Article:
If the words “inspiring, unforgettable teacher” summon images of a Hollywood hero, read a few of the glowing nominations below for 2019 Gila County Teacher of the Year. Mark your calendar and join family and friends to applaud when these exceptional educators are recognized June 18 at the Gila County Board of Supervisors meetings simultaneously held in Globe and Payson.
“This year brought a record number of nominees, and I’m proud to have a chance to recognize two dozen of our finest teachers,” said Gila County Superintendent of Schools Roy Sandoval.
“I hope students, family and friends of these teachers will pack the Board of Supervisors room to join us the morning of June 18 and praise the dedication of these Gila County Teachers — representing schools from Payson and Pine-Strawberry, to Young and Tonto Basin; Miami and on the San Carlos Apache Reservation.”
Dean Pederson, Pine-Strawberry School — A teacher for more than five decades, Dean also volunteers for activities and programs that make a positive difference in students’ lives and in the surrounding community. A crisis intervention specialist, Special Olympics mentor and founder of the Archery Team, he’s also a school counselor and peer counselor.
Renae Short has taught math at Payson High School for five years, serves as head of the Mathematics Department and the Special Education department. She provides freshmen students with the transition into high school — going the extra mile as a tutor on Saturdays. Renae is an IEP coordinator and is one of the Link Crew sponsors. She proudly communicates with parents on a regular basis regarding building relationships with families.
Rachael Oakeson teaches first grade at Payson Christian School — nominated for her “kind and loving spirit that spreads throughout the school. She is very active in the community and attends the Ponderosa Baptist Church in Payson. She has a master’s in education with specialty in reading and has been teaching for nine years both in the Phoenix Valley and Payson.”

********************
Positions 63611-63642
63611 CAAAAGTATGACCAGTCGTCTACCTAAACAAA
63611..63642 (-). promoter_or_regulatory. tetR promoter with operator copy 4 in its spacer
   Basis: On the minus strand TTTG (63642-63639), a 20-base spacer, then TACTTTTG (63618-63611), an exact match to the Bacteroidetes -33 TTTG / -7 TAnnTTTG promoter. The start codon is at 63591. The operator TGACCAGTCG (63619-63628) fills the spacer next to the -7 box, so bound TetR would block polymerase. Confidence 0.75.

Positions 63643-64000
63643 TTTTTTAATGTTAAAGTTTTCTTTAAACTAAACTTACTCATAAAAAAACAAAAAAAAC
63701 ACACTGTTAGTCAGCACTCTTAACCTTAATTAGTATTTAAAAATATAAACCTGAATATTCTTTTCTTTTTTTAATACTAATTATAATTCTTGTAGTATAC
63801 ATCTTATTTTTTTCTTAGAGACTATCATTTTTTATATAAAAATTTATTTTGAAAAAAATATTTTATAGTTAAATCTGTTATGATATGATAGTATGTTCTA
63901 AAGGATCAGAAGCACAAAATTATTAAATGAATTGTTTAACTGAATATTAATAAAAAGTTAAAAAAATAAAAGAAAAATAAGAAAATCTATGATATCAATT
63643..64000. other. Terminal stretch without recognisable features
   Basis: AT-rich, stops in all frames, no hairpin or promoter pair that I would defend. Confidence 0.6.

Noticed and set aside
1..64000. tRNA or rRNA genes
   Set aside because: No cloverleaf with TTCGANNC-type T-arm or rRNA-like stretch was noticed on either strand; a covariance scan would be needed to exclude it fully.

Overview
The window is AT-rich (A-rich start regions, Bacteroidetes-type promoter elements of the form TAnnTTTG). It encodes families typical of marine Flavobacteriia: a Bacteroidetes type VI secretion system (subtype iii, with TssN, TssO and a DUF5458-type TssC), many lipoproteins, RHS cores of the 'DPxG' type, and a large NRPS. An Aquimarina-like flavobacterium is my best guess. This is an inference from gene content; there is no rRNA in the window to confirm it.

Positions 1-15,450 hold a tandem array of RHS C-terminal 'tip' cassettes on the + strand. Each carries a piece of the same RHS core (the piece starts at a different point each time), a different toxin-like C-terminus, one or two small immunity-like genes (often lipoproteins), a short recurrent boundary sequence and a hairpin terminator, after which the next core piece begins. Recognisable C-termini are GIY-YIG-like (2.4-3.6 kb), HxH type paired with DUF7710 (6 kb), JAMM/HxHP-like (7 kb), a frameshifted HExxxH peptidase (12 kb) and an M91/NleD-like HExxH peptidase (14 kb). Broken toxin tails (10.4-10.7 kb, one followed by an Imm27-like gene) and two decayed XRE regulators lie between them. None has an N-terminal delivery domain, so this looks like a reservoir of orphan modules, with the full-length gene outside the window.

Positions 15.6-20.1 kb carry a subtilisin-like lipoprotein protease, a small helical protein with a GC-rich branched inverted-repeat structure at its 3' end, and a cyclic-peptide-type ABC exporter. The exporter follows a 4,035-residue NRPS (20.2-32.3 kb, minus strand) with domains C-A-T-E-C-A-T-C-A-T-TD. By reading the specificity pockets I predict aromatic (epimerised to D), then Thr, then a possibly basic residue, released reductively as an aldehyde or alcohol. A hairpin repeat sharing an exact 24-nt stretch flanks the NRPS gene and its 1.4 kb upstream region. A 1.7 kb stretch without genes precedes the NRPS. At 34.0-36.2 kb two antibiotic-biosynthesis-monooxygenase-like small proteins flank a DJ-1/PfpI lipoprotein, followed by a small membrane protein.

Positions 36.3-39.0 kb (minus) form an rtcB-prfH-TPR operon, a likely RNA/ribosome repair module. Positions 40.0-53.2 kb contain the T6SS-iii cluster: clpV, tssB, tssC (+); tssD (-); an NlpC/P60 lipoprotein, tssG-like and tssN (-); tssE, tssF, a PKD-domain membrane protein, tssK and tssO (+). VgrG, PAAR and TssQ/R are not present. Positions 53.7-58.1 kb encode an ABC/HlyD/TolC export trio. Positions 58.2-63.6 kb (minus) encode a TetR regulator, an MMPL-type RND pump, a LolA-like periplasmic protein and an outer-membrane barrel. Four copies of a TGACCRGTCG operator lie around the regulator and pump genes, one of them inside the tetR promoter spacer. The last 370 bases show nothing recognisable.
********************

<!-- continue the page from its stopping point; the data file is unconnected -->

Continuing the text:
George Conley received high praise, and this well-written nomination, from his 9th-grade art student, “Entering the art room on any given day will instantly give you an idea of the creativity that room inspires: murals painted onto bricks, paintings hung up to dry, ‘good deeds’ strung up on the Peace Train; scattered remains of colorful messes. Such is the teaching of Mr. Conley: allow for all students, no matter how stubborn, to unleash the creative lion inside and appreciate art for what it is — art! Mr. Conley gave me a great appreciation for pieces of art throughout history, as well as everyday art I would otherwise have passed by and overlooked. His classroom allows me and others the creativity of growing children … art makes the world a more colorful place and pieces should be acknowledge for their true value — and Mr. Conley gives us many reasons to do so. Art is the way history is communicated, thousands of years of history contained within single splotches of paint; and in architecture, sculpture, and tapestries.”
Barbara Warren teaches at Tonto Basin Elementary and serves the school with integrity. She is on the community fire board and donates her time and energy to making decisions that will strengthen Tonto Basin. Beyond their daily doses of education, students receive understanding and encouragement. Her students feel a sense of belonging; parents, too — broaching concerns, because they know her reputation for being quick and creative in resolving issues.
Jennifer Hunt teaches reading, social studies and life skills at Young Public School to grades 7-8; also serving as the freshman AG, and helping administratively at the school. She is an FFA Advisor for high school students. Summer off? Not for faculty such as Jennifer, who spends her summer taking students to leadership conferences and camps. Students respect and admire this teacher from daily interactions and her readiness to help. Active as a volunteer with the community council, and leading activities for girls in church, she’s also a liaison with home schooling families — making them feel welcome as part of the school environment.
Halli Kinnick teaches geometry and algebra II at Payson High School. According to her nomination, she is “a great mentor and helps other teachers within the school. She is involved with students and interacts regularly with parents letting them know how their child is performing. She volunteers for several different extracurricular activities to benefit the school and community. Her students love her!”